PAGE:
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Botanical Name :Agoseris glauca
Family : Compositae/Asteraceae
Other common names: Mountain Dandelion ,false dandelion,pale agoseris and prairie agoseris.
Habitat : It is native to northern and western North America from Alaska to Ontario to New Mexico, where it grows in many habitat types. Western N. America – British Columbia to Manitoba, south to California and New Mexico. Meadows and other open places at all elevations in moderately dry to moist or even wet soils.
Agoseris glauca is a species of flowering plant in the daisy family .This is a perennial herb which varies in general appearance. It produces a basal patch of leaves of various shapes which may be as long as the plant is high. There is no stem but the plant flowers in a stemlike inflorescence which is sometimes erect, reaching heights near half a meter or taller. The flower head is one to three centimeters wide with layers of pointed phyllaries. The head is ligulate, bearing many yellow ray florets and no disc florets. The fruit is an achene with a body up to a centimeter long and a pappus which may be almost 2 centimeters in lengt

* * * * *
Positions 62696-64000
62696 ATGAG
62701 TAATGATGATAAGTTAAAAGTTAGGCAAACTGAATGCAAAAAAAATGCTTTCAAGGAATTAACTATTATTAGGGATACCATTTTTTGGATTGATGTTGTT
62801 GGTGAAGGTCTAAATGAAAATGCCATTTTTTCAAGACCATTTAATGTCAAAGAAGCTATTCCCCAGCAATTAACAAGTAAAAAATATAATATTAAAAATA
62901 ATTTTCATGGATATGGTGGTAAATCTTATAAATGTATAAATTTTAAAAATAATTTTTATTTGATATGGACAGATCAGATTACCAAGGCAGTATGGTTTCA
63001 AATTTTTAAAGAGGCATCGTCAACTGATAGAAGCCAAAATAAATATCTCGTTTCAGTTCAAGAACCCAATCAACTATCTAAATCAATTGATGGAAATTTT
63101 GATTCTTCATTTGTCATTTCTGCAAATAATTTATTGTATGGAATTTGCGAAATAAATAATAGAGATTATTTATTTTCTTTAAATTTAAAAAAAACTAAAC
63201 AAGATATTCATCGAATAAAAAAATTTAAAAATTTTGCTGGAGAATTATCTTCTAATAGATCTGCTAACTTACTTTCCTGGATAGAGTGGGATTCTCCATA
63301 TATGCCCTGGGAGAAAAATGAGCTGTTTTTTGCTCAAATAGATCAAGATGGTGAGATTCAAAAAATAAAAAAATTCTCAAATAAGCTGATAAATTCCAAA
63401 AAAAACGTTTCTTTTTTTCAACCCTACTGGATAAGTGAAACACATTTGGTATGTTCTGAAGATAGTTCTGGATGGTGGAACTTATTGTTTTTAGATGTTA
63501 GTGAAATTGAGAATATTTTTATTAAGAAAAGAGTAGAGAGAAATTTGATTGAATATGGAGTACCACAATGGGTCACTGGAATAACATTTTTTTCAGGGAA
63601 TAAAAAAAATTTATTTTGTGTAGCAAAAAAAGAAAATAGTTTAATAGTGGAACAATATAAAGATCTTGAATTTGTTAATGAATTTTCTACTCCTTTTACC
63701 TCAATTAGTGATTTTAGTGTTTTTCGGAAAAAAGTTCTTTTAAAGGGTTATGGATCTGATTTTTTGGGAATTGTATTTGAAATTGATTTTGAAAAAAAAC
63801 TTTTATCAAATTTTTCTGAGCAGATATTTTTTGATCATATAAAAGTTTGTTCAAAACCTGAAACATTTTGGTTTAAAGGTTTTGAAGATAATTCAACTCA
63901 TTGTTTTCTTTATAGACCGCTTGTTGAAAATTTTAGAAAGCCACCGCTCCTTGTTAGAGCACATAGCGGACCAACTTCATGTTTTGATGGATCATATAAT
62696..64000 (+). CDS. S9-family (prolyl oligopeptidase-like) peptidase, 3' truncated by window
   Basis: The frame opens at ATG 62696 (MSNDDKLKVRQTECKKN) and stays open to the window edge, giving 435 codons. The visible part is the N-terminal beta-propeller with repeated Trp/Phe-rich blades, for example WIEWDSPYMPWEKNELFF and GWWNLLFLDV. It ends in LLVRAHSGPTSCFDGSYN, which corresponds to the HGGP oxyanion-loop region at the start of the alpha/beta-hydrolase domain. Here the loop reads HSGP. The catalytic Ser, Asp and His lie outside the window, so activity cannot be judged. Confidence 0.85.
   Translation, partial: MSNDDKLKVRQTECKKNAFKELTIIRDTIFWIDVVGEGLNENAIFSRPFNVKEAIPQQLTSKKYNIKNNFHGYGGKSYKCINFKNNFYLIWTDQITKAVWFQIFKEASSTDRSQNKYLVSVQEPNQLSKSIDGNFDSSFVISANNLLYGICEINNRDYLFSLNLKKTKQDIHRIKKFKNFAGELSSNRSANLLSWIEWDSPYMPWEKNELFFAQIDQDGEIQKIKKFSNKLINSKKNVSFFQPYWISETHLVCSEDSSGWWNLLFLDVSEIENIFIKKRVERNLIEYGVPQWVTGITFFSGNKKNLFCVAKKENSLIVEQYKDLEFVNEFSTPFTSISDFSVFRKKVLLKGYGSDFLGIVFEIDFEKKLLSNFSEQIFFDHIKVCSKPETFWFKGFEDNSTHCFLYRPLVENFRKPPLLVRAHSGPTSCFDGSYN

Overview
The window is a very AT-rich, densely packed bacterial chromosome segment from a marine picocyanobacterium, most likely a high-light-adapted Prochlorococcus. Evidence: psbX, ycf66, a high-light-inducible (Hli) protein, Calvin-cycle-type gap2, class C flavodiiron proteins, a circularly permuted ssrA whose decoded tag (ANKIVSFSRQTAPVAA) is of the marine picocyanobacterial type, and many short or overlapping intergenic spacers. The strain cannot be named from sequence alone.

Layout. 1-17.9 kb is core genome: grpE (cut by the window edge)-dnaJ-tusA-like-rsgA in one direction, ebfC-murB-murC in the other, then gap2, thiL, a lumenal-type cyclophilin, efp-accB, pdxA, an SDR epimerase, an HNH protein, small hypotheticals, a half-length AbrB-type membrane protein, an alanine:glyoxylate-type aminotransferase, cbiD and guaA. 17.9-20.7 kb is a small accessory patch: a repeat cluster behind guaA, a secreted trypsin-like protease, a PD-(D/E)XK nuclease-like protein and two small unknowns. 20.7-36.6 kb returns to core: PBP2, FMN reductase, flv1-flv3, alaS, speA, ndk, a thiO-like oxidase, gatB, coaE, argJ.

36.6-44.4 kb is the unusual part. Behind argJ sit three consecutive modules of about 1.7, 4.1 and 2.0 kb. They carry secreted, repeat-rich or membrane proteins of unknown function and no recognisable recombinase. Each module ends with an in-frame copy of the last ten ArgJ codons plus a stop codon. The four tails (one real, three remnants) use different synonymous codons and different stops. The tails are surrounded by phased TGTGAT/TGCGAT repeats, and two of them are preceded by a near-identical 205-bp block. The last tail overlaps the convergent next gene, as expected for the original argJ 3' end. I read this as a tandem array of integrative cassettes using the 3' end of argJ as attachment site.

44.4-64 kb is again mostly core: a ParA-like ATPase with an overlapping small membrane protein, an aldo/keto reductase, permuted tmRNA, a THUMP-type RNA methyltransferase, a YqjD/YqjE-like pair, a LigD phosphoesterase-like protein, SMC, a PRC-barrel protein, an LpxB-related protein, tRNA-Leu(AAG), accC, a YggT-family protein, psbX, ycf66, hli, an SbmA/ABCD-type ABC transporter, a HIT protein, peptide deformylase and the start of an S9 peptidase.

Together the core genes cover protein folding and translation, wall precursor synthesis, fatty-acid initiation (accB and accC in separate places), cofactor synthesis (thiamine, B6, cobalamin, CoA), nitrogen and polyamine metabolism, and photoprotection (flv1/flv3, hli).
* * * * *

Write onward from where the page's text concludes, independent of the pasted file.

It is hardy to zone 0. It is in flower from May to June, and the seeds ripen from June to August. The flowers are hermaphrodite (have both male and female organs) and are pollinated by Insects.
The plant prefers light (sandy) soils, requires well-drained soil and can grow in nutritionally poor soil. The plant prefers acid, neutral and basic (alkaline) soils. It cannot grow in the shade. It requires dry or moist soil.
Agoseris glauca var. dasycephala
Agoseris glauca var. glauca
Prefers full sun and a sandy or gravelly loam low in nutrients. The sub-species A. glauca villosa is used for its gum.
Seed – sow spring in a greenhouse. The seed usually germinates in 2 – 6 weeks at 15°c. As soon as the seedlings are large enough to handle, prick them out into individual pots and plant them out in the summer or late in the following spring. Division with care in spring. The plants do not like a lot of root disturbance so it is best to pot up the divisions and keep them in a cold frame or greenhouse until they are established.
Edible Uses: Gum.
The solidified sap (latex) of the stem is chewed as a gum.
Medicinal Actions & Uses:-
Laxative; Poultice; Warts.
The following reports refer to the sub-species A. glauca dasycephala (Torr.&Gray.)Jepson. An infusion of the entire plant is used as a wash for sores and rashes. The milky latex is applied to warts in order to remove them. This requires constant applications over a period of weeks for it to be effective. A poultice made from the latex is applied to sores. An infusion of the root is used as a laxative.
Disclaimer:The information presented herein is intended for educational purposes only. Individual results may vary, and before using any supplements, it is always advisable to consult with your own health care provider.
A latex in the plant contains rubber, but not in sufficient quantities to make it commercially valuable.